How is location data used?
The newspaper reviewed four months’ worth of data from a single user from upstate New York. According to the data, the user’s location was recorded 8,600 times, or about once every 21 minutes. Such a collection of location data suggests these apps know everything about the user’s whereabouts.
Even though the location data is anonymous and not linked to any name or phone number, the NYT explains that users’ daily routines, like the places they visit, could be used to guess their identity.
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In some instances, the NYT was able to track people within just a few yards of their current locations. The study also found that companies had access to location data from homes, hospitals, shops and schools. For example, one ad campaign showed ads for personal injury lawyers to people in emergency rooms.
In addition to advertising, such data can prove valuable for other reasons. For example, a large amount of such data can be used to influence political opinions. This is just one example; there could be many more ways companies could use this data to manipulate the masses.
“These companies sell, use or analyze the data to cater to advertisers, retail outlets and even hedge funds seeking insights into consumer behavior,” the newspaper said.
Locating-tracking apps can scare you
To come up with the findings on the location-tracking apps, the NYT tested 20 apps. It found that 17 of them sent precise location data to about 70 companies. For instance, the popular iOS app WeatherBug sent data to about 40 companies. Of the 17 location-tracking apps, only four (three on iOS and one on Android) notified users that their data could be used for advertising. One app suggested the data could be used to analyze industry trends.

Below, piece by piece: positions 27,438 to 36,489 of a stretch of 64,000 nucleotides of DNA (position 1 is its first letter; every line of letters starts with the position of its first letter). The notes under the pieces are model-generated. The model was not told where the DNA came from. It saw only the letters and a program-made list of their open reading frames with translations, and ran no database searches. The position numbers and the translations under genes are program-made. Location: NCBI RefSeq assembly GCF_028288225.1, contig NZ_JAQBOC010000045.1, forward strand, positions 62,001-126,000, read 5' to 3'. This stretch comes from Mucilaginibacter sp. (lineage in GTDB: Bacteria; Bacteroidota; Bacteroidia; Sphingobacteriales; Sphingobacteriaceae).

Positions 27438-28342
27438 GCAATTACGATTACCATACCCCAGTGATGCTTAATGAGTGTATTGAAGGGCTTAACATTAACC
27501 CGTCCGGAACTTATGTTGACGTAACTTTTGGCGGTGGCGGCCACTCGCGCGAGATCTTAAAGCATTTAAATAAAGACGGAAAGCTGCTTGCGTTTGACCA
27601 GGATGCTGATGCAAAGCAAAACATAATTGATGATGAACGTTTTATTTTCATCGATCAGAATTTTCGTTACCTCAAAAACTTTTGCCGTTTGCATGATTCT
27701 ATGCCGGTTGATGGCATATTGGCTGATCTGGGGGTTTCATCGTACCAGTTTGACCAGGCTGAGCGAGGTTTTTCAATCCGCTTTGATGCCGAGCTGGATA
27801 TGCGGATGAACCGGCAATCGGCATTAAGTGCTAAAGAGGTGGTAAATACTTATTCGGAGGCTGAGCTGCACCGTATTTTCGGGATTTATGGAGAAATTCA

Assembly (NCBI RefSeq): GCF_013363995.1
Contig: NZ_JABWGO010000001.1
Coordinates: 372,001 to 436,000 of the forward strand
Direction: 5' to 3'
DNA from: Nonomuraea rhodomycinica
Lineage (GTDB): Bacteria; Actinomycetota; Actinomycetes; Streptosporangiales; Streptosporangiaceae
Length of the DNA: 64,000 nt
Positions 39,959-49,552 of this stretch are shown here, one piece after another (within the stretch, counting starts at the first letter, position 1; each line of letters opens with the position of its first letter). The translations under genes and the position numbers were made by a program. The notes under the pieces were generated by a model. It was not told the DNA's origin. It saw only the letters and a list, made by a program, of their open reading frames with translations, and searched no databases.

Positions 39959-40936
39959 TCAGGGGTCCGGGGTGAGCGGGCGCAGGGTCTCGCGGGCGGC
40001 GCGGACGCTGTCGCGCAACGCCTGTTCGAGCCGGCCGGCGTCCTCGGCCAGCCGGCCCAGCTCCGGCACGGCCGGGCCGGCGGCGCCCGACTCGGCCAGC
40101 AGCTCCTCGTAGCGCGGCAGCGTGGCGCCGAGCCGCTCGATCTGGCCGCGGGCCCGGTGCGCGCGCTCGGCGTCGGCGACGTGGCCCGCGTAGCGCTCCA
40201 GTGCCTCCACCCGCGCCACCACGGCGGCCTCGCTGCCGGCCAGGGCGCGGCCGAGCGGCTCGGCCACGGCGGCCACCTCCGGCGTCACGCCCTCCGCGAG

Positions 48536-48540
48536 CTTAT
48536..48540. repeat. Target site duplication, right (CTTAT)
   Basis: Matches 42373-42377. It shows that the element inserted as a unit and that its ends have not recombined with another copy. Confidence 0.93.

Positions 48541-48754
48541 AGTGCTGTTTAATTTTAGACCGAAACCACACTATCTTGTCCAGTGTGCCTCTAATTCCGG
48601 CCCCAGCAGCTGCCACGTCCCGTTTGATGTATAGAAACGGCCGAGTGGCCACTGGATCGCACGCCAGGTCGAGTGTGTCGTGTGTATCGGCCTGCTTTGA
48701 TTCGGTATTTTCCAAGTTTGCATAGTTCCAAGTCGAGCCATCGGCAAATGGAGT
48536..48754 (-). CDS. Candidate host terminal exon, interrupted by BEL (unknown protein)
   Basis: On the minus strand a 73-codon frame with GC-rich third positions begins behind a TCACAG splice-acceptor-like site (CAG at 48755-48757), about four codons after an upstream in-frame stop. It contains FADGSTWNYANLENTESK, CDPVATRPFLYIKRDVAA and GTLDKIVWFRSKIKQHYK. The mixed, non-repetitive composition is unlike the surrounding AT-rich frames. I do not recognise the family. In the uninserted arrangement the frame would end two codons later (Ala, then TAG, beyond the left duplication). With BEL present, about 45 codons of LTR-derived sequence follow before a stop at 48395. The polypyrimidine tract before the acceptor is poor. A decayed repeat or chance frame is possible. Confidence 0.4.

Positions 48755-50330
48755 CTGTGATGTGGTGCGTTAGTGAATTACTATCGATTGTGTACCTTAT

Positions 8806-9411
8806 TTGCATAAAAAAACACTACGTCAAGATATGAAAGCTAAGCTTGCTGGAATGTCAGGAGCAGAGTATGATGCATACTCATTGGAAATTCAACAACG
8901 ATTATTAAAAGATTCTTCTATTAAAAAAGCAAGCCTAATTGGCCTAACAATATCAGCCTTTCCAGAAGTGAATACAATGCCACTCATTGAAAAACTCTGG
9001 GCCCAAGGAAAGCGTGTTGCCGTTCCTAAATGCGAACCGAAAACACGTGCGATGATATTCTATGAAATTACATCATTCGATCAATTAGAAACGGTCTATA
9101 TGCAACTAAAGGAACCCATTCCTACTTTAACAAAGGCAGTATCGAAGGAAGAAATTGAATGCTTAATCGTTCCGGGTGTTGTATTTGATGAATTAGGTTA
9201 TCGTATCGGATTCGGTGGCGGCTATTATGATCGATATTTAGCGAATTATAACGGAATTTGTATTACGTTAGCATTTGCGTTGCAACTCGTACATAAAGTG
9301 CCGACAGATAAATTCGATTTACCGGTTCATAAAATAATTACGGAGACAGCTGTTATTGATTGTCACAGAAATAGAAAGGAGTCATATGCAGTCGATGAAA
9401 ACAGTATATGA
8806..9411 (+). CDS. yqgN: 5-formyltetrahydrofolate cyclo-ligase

This means users are being tracked even if they have not consented to it. The apps also may lead users to believe that the data collection is for innocuous purposes. For example, the Weather Channel app (IBM owns the Weather Channel) analyzed user data for hedge funds, but their location prompt only says users will receive “personalized local weather data, alerts, and forecasts.”
Citing mobile analysis firm MightySignal, the report adds that more than 100 apps use specific location-tracking software. Such a practice is more rampant on Android. Further, the report notes that about 75 companies receive location data on at least 200 million people in the U.S. It also notes that advertising revenue based on users’ locations will reach about $21 billion this year.
The apps tested by the NYT include the SnipSnap Coupon app, Bear: Free Animal Games for Kids, Masha, the Weather Channel app, theScore, Bus, Tube Map: London Underground, GasBuddy, DC Metro and Perfect365.
What’s the solution?
It must be noted that there are no laws restricting the collection and use of this type of location data. In other words, it is legal for such apps to sell user location data for profit. However, the lack of uniformity in the laws means user privacy is at risk, and Congress is not unaware of this.
“It’s not right to have consumers kept in the dark about how their data is sold and shared and then leave them unable to do anything about it,” Senator Ron Wyden (D-Oregon) told the NYT.
Until there are adequate laws to protect users from such location-tracking apps, it is important that users themselves take responsibility to protect themselves. Although enabling location sharing makes apps more useful, users must periodically review the apps they have previously granted permission to and decide if they should continue to provide permission to them or not.
To review location settings on iOS, go to Settings > Privacy > Location Service. From here, you can change the settings of each app to allow location sharing always, never, or only when using the app. On Android, permissions can be reviewed via Settings > Security & Location > Locations and then by checking app-level permissions.